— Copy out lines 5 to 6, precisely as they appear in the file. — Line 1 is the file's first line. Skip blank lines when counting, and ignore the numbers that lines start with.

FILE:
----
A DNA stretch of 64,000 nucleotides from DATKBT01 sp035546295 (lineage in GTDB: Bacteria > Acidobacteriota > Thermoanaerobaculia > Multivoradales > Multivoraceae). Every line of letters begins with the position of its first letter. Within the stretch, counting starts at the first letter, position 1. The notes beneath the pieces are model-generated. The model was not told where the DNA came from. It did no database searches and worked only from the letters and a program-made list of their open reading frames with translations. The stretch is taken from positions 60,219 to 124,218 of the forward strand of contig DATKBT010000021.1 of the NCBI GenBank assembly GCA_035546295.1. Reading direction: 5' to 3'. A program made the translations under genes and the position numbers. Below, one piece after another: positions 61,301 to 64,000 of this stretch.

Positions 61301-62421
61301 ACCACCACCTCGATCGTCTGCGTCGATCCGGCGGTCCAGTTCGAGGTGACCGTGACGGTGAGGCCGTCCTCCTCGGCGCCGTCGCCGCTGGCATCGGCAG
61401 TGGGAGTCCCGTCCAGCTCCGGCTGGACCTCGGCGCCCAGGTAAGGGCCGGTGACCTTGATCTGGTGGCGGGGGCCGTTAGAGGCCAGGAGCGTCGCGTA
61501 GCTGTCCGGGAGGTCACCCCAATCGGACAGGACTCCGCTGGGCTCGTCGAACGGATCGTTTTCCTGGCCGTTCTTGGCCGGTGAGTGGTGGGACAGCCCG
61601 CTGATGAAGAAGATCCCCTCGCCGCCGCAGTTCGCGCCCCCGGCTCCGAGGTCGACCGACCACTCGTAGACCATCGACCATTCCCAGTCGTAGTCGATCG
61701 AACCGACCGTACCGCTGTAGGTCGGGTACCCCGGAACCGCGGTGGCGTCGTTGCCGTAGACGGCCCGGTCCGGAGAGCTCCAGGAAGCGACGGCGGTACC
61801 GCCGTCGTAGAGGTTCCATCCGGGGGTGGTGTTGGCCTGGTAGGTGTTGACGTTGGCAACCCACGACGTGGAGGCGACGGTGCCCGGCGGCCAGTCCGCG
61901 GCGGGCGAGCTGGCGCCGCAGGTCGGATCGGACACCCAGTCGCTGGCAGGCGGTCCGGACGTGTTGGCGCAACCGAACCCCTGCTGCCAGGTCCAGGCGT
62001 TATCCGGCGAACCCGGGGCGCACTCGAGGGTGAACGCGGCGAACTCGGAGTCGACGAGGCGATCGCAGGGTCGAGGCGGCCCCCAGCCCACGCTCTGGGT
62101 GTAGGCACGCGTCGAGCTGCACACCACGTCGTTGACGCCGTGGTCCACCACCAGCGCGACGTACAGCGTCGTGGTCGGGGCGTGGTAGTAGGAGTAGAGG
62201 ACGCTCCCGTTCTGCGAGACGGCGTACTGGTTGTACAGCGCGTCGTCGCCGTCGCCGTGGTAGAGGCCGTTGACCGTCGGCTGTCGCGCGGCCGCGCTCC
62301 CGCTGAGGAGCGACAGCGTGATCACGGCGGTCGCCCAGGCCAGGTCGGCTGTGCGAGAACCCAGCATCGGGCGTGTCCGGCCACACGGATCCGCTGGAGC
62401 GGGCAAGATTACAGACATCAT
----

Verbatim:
61501 GCTGTCCGGGAGGTCACCCCAATCGGACAGGACTCCGCTGGGCTCGTCGAACGGATCGTTTTCCTGGCCGTTCTTGGCCGGTGAGTGGTGGGACAGCCCG
61601 CTGATGAAGAAGATCCCCTCGCCGCCGCAGTTCGCGCCCCCGGCTCCGAGGTCGACCGACCACTCGTAGACCATCGACCATTCCCAGTCGTAGTCGATCG